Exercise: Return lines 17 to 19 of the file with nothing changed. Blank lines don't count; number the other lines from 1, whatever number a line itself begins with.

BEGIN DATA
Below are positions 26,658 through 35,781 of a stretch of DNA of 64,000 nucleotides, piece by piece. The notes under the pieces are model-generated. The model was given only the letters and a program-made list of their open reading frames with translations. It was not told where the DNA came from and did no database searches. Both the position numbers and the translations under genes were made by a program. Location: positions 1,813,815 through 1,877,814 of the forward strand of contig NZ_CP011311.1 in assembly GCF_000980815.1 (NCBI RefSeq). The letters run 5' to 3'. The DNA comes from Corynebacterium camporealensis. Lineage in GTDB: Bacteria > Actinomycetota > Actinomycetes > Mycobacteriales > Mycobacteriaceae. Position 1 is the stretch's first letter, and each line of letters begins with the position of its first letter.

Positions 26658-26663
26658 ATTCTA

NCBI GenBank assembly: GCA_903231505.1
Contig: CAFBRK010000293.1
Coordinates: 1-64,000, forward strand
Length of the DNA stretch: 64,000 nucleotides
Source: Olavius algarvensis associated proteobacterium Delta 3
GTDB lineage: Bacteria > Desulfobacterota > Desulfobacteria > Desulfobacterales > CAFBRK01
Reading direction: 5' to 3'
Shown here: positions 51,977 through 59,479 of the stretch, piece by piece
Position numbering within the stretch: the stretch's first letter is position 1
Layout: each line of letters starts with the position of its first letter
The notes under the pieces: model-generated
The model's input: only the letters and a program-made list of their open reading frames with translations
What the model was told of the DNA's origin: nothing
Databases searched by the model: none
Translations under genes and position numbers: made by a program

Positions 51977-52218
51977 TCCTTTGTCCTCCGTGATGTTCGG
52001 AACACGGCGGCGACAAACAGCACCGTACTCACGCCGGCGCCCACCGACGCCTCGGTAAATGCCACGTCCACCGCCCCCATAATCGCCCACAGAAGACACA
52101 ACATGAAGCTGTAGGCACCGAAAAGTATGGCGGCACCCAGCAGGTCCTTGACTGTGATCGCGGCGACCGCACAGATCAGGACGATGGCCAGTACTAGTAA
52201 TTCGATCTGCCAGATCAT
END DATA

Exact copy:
Databases searched by the model: none
Translations under genes and position numbers: made by a program

Positions 51977-52218